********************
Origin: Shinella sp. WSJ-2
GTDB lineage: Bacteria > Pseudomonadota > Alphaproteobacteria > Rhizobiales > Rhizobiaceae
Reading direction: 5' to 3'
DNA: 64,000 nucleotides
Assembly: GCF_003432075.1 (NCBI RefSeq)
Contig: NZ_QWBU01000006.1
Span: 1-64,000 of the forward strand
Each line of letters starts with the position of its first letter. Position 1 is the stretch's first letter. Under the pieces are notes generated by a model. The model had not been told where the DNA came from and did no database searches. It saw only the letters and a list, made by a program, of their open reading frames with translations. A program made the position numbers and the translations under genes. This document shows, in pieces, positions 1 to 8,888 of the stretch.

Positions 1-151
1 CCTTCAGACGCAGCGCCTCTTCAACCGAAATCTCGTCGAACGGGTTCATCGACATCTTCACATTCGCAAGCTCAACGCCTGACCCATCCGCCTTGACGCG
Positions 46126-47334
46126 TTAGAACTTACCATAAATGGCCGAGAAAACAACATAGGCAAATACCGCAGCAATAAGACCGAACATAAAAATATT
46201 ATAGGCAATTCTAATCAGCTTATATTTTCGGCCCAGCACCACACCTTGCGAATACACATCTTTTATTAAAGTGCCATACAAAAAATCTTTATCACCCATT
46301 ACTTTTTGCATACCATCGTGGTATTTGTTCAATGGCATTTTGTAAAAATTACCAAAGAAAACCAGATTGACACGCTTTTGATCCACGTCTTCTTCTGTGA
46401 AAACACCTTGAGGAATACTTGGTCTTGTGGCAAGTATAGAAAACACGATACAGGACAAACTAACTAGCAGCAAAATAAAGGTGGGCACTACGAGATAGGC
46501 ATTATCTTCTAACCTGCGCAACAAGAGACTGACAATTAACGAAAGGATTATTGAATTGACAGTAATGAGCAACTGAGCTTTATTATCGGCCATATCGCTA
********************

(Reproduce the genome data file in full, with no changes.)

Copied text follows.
Origin: Shinella sp. WSJ-2
GTDB lineage: Bacteria > Pseudomonadota > Alphaproteobacteria > Rhizobiales > Rhizobiaceae
Reading direction: 5' to 3'
DNA: 64,000 nucleotides
Assembly: GCF_003432075.1 (NCBI RefSeq)
Contig: NZ_QWBU01000006.1
Span: 1-64,000 of the forward strand
Each line of letters starts with the position of its first letter. Position 1 is the stretch's first letter. Under the pieces are notes generated by a model. The model had not been told where the DNA came from and did no database searches. It saw only the letters and a list, made by a program, of their open reading frames with translations. A program made the position numbers and the translations under genes. This document shows, in pieces, positions 1 to 8,888 of the stretch.

Positions 1-151
1 CCTTCAGACGCAGCGCCTCTTCAACCGAAATCTCGTCGAACGGGTTCATCGACATCTTCACATTCGCAAGCTCAACGCCTGACCCATCCGCCTTGACGCG
Positions 46126-47334
46126 TTAGAACTTACCATAAATGGCCGAGAAAACAACATAGGCAAATACCGCAGCAATAAGACCGAACATAAAAATATT
46201 ATAGGCAATTCTAATCAGCTTATATTTTCGGCCCAGCACCACACCTTGCGAATACACATCTTTTATTAAAGTGCCATACAAAAAATCTTTATCACCCATT
46301 ACTTTTTGCATACCATCGTGGTATTTGTTCAATGGCATTTTGTAAAAATTACCAAAGAAAACCAGATTGACACGCTTTTGATCCACGTCTTCTTCTGTGA
46401 AAACACCTTGAGGAATACTTGGTCTTGTGGCAAGTATAGAAAACACGATACAGGACAAACTAACTAGCAGCAAAATAAAGGTGGGCACTACGAGATAGGC
46501 ATTATCTTCTAACCTGCGCAACAAGAGACTGACAATTAACGAAAGGATTATTGAATTGACAGTAATGAGCAACTGAGCTTTATTATCGGCCATATCGCTA